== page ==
IF HE WERE making up his mind last week, Ronald Reagan probably would have said yes to running again. Sure, he had Lebanon on his plate, but when does a politician have the peaks of personal satisfaction he is currently scaling?

Here he is, the onetime "right-wing kook" with the whole world, including Nicaragua, agreeing with him that the Soviets acted like Genghis Khan in the Korean airline incident.

The right wing of his party, which alone squawked at his statesmanlike restraint on sanctions, was assuaged by his offhand suggestion that we can get the United Nations out of the United States for at least part of the time. The Rev. Jerry Falwell helpfully pointed out that the conservatives will have nowhere else to go in 1984.

Reagan's pollster, Richard Wirthlin, brought him the gladsome news that his 1980 support from Democratic blue collars was no fluke. His crucial margin with them has, in fact, increased slightly.

Even in Johnstown, Pa., which has the highest unemployment rate in the country, the jobless forgive him. "He's doing the best he can," they say, in a manner calculated to baffle and madden Democrats.

In liberal Massachusetts, Wirthlin found, Reagan runs ahead of Democratic front-runner Fritz Mondale and orbiting John Glenn. Bay State women are still what pollsters call "lagging indicators," but the slack is more than taken up by men, who like the president now more than ever. So much, it seems, for the gender gap.

Perhaps the most astonishing finding which Wirthlin shared with a Washington Journalism Center seminar was that Reagan, who slams Washington and all its works every chance he gets, and often seems to forget that he is in charge of it, has softened Americans' attitude towards the federal government. They are "less cynical and pessimistic" today than when he took office.

What he has going for him more than anything else, though, is his seemingly indestructible nice guy image. As president, Reagan has instituted policies that are hard on people, that are even mean. He shamelessly chooses guns over butter. While ever striving to permit the rich to keep more of their money, he has tried to make sure that the poor don't get too much.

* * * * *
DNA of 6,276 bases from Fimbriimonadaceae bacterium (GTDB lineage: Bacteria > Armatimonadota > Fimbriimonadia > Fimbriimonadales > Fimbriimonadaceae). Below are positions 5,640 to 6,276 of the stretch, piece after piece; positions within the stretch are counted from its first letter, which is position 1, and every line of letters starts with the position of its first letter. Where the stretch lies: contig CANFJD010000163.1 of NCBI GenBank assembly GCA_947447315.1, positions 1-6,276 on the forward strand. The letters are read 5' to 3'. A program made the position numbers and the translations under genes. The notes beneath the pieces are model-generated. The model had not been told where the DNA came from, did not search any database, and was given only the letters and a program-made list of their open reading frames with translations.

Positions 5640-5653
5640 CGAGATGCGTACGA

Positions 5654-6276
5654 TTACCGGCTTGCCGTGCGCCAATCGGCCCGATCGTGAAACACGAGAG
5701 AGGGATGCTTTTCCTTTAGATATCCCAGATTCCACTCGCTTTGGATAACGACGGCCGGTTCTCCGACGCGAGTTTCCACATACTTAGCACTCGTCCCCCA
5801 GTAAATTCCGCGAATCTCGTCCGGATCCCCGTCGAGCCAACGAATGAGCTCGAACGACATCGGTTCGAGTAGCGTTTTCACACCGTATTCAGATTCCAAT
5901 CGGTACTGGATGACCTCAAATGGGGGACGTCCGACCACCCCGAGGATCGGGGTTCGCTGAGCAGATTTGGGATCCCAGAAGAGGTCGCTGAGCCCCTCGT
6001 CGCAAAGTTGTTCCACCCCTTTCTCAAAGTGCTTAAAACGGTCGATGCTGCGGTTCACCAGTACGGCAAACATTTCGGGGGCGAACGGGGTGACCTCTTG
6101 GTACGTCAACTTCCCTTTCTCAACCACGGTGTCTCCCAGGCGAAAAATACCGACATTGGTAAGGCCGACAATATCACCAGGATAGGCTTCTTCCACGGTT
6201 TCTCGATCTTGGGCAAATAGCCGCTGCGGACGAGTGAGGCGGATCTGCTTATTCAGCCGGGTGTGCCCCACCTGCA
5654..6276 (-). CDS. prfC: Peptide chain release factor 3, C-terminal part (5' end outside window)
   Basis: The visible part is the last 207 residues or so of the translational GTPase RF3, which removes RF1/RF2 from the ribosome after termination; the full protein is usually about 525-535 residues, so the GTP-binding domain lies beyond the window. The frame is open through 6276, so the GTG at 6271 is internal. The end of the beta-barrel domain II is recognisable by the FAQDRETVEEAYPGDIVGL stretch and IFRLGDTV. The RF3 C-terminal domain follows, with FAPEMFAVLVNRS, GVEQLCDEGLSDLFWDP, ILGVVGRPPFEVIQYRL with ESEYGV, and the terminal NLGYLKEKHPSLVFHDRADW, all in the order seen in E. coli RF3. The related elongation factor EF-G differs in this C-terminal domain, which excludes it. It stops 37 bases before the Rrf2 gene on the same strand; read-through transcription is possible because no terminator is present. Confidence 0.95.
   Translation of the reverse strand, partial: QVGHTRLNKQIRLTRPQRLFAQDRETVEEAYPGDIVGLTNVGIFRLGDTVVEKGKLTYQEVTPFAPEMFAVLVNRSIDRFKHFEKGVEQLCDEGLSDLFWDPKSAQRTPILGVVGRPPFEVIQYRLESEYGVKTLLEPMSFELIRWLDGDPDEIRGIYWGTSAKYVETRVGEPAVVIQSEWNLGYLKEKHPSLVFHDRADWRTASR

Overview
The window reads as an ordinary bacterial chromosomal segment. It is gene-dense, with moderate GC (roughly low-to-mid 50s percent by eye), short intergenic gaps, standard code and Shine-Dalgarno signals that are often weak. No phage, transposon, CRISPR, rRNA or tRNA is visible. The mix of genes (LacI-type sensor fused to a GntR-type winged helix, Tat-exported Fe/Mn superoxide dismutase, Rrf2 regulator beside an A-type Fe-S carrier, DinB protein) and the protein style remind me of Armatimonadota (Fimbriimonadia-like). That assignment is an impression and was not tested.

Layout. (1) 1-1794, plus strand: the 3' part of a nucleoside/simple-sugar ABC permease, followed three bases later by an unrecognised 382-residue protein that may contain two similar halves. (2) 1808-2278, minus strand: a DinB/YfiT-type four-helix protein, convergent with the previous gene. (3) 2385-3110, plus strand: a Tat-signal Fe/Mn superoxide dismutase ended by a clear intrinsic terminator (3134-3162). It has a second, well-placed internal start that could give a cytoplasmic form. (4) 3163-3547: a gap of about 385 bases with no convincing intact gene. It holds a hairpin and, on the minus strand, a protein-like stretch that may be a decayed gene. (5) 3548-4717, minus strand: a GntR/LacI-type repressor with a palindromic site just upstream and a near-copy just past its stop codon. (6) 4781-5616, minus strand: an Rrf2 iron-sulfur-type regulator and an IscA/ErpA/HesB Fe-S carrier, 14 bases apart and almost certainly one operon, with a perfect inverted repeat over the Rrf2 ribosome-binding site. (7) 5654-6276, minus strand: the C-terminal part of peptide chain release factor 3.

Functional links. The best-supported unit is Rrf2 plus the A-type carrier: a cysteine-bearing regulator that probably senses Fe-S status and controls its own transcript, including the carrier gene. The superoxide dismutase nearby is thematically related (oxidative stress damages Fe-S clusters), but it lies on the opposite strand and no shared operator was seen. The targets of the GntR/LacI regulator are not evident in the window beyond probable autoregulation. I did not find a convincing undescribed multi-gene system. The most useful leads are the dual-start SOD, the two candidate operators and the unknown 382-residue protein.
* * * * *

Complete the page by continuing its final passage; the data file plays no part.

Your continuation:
His administration instituted reviews of the eligibility of mentally and physically handicapped recipients of Supplemental Security Income. It is a harrowing process that has shortened some lives. He has done nothing to stop it.

Abroad, he has subsidized the killing of Nicaraguan peasants, who have done nothing to him, or us, except live in a country with a government he doesn't like. He has not hesitated to impugn the patriotism and intelligence of people who want to stop his mammoth buildup of nuclear arms.

He has surrounded himself with appointees whose taste and ethics would impel a more sensitive chief executive to call for beheadings. Reagan is either tolerant of, or amused by, their actions. He may publicly rap the secretary of interior, who regularly slanders large groups of citizenry with a smirk that suggests he knows just what he is doing, but James Watt remains firmly in place.

Officials say outrageous and dangerous things, from the National Security Council aide who said the Russians better shape up or expect war, to a high Defense Department official, who said that with enough shovels, we could survive a nuclear war. Reagan shrugs and says they are "personal views."

Just recently, a deputy defense secretary declared that we seek "a military victory" in Central America. Reagan has insisted we want negotiations, but his press secretary stoutly defends the "victory" statement.

At Reagan's press conferences, he routinely makes gaffes and misstatements. He says things that are inconsistent or just plain wrong. His staff stoically cleans up after him. He doesn't seem bothered. He knows what happens to compulsively well- informed chief executives -- like Jimmy Carter and Lyndon Johnson. He may know, from a source hidden from the rest of us, that the public is more at ease with a non-perfectionist, no-sweat, average-guy kind of presidency, in which the real care is expended on the "photo opportunity."

Gov. John Sununu of New Hampshire, who, like other Republicans, is looking forward to Reagan's re-election campaign, thinks that Reagan's obvious enjoyment of the office has given the electorate warm feelings about him.

"They don't want to feel that they have punished somebody by electing him president."

Reagan's age, 72, Wirthlin finds, is no more on the voters' minds than it was in 1980, which is to say not at all.

The Democrats can't make an issue of his luck and his popularity. But those are what make it most likely he will run again and what make it so difficult to beat him.